India will set up a chain of computer kiosks across its rural heartland with the aim of enabling farmers to sell their produce to the best-paying customers, officials said July 11.
Nearly 25,000 villages will be connected to the network in the first phase of the program but this will be stepped up to around 100,000 to complete a national rollout by 2007, Indian President A.P.J. Abdul Kalam told a meeting in New Delhi. "Today, our problem is not shortage of money, people or people who have knowledge, but how to integrate all of them," he said. "You have to use technology and knowledge to add value to our natural resources."
India's farm sector employs nearly 70% of its workforce, with agriculture contributing almost a quarter of gross domestic product. Economists say boosting farm sector growth is vital to the country's ambition of maintaining 7-8% growth over the long-term, to join the league of developed nations. India's economic growth slowed to 6.9% in the financial year ended March 2005 from 8.5% the previous year mainly due to lower farm output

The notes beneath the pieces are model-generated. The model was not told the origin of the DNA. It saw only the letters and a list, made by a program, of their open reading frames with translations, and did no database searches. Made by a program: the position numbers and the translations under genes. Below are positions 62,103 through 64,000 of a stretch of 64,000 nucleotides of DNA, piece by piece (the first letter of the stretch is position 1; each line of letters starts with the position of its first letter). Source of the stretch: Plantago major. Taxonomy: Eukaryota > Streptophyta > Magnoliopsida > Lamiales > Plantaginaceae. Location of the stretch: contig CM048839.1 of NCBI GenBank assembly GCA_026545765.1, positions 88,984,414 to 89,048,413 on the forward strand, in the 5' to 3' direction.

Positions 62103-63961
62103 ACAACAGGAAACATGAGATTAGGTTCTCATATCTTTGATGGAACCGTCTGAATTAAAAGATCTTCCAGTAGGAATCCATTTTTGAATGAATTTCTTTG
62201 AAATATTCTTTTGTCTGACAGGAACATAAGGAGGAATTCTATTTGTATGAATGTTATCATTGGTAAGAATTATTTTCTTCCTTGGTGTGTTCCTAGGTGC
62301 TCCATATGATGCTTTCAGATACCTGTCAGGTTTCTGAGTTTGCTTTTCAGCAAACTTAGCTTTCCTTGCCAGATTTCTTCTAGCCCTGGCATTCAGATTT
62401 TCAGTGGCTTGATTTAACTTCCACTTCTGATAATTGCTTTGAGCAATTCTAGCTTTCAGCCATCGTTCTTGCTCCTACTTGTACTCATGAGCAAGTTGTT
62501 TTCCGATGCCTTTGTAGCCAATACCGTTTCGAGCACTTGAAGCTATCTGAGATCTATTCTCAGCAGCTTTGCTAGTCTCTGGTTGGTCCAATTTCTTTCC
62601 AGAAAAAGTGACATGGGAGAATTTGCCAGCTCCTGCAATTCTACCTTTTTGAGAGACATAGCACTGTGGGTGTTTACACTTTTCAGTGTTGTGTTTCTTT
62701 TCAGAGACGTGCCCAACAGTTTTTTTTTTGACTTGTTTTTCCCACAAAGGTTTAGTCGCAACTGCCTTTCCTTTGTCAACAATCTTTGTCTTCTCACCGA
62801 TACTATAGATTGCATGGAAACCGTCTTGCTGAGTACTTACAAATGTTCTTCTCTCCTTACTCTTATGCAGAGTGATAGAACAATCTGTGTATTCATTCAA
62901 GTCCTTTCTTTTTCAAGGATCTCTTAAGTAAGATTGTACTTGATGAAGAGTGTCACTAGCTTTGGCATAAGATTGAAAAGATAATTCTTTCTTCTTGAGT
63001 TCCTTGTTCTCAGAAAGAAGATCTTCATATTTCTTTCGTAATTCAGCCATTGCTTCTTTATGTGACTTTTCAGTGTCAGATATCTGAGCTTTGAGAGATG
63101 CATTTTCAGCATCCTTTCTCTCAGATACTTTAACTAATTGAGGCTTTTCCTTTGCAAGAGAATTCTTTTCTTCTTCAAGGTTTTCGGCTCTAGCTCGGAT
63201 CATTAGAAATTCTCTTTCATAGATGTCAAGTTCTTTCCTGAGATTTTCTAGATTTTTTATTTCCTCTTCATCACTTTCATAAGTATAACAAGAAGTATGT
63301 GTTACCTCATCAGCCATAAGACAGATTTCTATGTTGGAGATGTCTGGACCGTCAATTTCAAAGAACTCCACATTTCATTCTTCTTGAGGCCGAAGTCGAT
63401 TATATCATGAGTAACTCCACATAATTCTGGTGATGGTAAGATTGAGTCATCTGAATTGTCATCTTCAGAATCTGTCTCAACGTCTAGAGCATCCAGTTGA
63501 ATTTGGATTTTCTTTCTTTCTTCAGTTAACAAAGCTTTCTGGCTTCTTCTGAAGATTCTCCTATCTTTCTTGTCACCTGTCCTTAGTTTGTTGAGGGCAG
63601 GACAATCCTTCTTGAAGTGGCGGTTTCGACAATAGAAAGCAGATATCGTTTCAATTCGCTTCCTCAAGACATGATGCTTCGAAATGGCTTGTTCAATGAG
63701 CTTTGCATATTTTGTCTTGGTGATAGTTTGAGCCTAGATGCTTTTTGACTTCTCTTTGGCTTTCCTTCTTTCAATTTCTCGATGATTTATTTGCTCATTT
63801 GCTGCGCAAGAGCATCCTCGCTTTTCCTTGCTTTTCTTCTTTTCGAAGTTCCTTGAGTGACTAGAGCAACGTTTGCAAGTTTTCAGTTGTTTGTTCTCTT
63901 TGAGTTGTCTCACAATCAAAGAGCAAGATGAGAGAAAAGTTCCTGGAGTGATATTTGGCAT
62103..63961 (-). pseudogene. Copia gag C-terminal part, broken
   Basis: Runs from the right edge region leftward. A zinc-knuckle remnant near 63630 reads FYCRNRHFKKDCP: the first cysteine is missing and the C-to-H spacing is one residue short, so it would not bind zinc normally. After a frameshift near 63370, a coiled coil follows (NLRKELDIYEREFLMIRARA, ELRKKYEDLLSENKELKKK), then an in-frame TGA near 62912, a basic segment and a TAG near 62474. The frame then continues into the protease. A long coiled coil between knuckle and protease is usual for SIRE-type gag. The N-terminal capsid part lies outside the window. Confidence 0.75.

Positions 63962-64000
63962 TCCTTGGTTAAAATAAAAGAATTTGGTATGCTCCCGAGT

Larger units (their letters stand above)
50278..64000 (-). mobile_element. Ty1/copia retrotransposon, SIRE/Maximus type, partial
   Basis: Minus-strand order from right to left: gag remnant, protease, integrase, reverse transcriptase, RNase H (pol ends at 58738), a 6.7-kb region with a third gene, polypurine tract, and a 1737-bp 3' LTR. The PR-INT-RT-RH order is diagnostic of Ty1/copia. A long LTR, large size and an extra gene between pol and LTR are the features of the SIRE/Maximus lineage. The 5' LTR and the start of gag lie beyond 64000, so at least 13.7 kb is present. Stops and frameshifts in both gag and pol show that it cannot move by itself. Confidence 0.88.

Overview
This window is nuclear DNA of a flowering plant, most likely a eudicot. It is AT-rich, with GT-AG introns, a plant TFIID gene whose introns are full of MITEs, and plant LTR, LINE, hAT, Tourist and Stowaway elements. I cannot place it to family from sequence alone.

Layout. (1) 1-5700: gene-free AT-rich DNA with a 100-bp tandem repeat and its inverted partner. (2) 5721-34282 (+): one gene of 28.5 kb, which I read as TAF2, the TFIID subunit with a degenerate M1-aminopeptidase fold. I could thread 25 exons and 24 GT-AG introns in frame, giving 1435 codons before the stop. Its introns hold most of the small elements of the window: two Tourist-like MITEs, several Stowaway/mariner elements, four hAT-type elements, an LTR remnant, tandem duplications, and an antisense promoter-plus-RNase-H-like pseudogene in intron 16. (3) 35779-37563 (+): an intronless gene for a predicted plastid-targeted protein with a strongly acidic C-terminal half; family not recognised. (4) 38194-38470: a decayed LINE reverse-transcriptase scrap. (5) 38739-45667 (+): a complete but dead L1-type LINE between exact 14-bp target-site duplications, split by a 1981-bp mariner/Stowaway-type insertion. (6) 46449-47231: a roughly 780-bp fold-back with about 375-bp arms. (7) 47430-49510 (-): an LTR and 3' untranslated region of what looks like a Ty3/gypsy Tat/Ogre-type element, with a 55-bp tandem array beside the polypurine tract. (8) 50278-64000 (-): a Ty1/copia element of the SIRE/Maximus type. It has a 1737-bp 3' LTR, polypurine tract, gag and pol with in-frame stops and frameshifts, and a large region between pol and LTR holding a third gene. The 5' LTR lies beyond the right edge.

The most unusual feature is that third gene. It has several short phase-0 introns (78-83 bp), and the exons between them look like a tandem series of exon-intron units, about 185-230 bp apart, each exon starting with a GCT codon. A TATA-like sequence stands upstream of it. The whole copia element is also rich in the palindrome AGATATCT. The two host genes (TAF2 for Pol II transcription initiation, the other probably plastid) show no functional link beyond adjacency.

The project, called Mission 2007, is sponsored by 80 organizations including U.S.-based Microsoft and India's largest software services firm, Tata Consultancy Services. Ravi Venkatesan, chairman of U.S.-based Microsoft Corporation's Indian office, said that one of the biggest obstacles confronting Indian farmers was that they were losing nearly 25% of their incomes to middlemen. He added that the computer network would not only help the farmers bypass the middlemen, but also enable them to tap the best sources for buying seeds, fertilizers or get advice on farming from scientists.
Officials say the expanded network could also greatly improve the quality of rural life by providing a platform for a host of other services including long-distance education and healthcare.
Copyright Agence France-Presse, 2005